A recent discussion among jazz researchers centered on the evolution of instrumentation as big bands changed through the decades. The conversation developed into exchanges about not only the makeup of band sectionsrhythm, brass and reedsbut also the matter of doubling, in which individual musicians played more than one instrument and sometimes several. In the 1920s and 1930s doubling was a requirement in many bands, among them Sam Gooding’s, Jean Goldkette’s, Jimmy Lunceford’s, Paul Whiteman’s, Glen Gray’s Casa Loma Orchestra and, notably, Fletcher Henderson’s. Take a look at the arsenal of instruments laid out before Henderson’s reed section in this photograph from 1924. Henderson is at the piano. That’s Louis Armstrong in the middle of the top row. Coleman Hawkins is at the left end of the saxophones. The trumpet in front of alto saxophonist Don Redman suggests that he doubled in brass.
There’s not a lot of doubling apparent in Henderson’s 1924 “Sugarfoot Stomp,” but who cares?the piece has a long Armstrong solo, one of his first on record.
Despite all of the opprobrium Paul Whiteman brought on himself with the title King Of Jazz and his declaration that he wanted to “’make an honest woman out of jazz,” his popular success and the rewards it brought made it possible to expand. He sometimes included French horns, tuba, strings and extra percussion, setting an example that inspired other big bands.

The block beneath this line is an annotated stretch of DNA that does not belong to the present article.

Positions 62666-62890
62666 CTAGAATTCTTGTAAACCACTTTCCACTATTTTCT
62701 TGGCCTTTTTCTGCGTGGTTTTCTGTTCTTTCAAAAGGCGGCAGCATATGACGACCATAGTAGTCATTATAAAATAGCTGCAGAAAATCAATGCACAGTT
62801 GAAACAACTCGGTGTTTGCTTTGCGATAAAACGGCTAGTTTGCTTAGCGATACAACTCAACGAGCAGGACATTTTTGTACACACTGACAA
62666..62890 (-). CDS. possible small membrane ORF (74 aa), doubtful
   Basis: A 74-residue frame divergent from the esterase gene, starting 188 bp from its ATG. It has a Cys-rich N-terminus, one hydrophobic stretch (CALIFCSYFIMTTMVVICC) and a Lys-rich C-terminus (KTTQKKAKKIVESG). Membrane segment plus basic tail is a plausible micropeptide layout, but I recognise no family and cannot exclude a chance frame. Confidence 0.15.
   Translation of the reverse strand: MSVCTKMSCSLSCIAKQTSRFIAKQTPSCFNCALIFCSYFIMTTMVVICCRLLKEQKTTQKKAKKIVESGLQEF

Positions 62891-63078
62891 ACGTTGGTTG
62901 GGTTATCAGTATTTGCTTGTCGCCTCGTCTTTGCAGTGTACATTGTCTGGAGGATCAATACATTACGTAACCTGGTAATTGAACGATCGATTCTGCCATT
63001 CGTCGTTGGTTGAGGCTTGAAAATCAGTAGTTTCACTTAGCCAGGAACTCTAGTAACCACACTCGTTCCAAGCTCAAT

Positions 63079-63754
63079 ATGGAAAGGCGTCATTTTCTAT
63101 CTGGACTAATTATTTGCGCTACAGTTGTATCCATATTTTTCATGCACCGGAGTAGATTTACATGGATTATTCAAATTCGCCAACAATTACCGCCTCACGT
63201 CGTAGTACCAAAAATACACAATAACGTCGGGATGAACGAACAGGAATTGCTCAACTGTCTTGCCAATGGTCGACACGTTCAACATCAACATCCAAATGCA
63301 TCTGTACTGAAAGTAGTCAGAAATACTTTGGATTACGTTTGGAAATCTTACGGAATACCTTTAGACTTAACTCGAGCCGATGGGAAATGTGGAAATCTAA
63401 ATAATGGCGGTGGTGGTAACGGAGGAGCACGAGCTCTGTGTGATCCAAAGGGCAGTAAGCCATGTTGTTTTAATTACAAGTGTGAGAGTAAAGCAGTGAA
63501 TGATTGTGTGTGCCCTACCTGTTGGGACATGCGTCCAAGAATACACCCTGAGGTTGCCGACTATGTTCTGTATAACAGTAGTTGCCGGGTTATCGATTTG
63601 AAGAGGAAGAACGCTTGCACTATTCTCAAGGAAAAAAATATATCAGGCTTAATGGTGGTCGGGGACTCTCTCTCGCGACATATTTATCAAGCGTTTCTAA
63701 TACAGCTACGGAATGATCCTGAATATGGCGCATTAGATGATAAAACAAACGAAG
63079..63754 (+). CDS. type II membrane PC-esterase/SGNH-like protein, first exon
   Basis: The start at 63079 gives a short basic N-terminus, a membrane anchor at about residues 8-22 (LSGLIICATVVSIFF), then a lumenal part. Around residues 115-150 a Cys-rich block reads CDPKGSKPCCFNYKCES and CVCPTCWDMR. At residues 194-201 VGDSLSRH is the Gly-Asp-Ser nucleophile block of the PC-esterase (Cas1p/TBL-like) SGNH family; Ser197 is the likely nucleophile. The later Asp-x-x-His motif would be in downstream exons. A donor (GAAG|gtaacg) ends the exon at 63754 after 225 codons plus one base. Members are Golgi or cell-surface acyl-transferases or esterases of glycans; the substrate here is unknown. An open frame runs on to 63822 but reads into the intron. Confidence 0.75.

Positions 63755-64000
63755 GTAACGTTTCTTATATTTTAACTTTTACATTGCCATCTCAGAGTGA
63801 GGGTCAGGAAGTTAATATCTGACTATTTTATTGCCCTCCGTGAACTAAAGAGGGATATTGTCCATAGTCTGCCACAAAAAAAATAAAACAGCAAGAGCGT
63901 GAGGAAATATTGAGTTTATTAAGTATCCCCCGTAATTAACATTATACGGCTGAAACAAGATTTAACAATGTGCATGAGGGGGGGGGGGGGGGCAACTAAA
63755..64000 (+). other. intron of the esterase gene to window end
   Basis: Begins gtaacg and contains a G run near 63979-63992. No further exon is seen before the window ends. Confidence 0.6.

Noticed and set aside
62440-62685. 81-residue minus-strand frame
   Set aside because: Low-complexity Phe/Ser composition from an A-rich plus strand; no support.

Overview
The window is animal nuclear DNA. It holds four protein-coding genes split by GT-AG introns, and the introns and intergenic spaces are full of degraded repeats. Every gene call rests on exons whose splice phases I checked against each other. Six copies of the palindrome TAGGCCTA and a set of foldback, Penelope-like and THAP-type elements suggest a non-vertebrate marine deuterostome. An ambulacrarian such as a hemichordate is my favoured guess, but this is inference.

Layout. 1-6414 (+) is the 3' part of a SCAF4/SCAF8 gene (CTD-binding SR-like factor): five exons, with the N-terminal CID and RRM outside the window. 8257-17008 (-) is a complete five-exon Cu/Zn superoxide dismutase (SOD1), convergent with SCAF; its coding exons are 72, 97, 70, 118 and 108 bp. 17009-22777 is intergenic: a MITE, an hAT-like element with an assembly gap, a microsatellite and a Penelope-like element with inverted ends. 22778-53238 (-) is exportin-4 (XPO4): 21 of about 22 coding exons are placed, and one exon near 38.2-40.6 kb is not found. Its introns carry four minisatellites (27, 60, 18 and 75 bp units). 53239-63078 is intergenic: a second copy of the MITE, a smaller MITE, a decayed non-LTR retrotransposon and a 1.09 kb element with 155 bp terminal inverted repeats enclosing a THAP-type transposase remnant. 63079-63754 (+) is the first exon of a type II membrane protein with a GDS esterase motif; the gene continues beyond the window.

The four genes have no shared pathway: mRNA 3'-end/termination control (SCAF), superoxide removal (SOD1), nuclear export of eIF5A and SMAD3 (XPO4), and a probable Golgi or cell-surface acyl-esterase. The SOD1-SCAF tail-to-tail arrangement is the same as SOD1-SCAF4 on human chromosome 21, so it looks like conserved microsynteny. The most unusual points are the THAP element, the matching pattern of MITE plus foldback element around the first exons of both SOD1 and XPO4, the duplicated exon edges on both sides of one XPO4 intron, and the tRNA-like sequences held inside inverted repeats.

Here’s a Whiteman piece with the kind of arrangement and instrumentation that drove much of the criticism by purists. Wait for a solo by Armstrong’s Chicago jam session pal Bix Beiderbecke that makes the track indispensable. In the photograph that accompanies the recording, Bix is third from the left in the middle row.
Doubling continued though the twentieth century; think of the Thad Jones-Mel Lewis Orchestra and the Bob Florence Limited Edition. It is alive and well in the 2000s. For evidence, listen to (and watch) the Uptown Lowdown Jazz Band at the 2010 America’s Jazz Festival in Lacey, Washington, a suburb of the state capitol, Olympia. The piece they play goes back to nearly the beginning of jazz. This may be one of the few times you’ll see three bass saxophones trading phrases and engaging in simultaneous improvisation.
Bert Barr, leader, cornet; Rose Marie Barr, piano; John Goodrich, reeds; Paul Woltz, reeds; Pieter Meijers, reeds; Tom Jacobus, trombone; Al LaTourette, banjo; and Paul Hagglund, tuba. Thanks to Andrew Homzy for his lead to that video.
Apart from big bands, there was Roland Kirk, who doubled, tripled and sometimes quadrupled, simultaneously.
But that’s another story.
Have a good weekend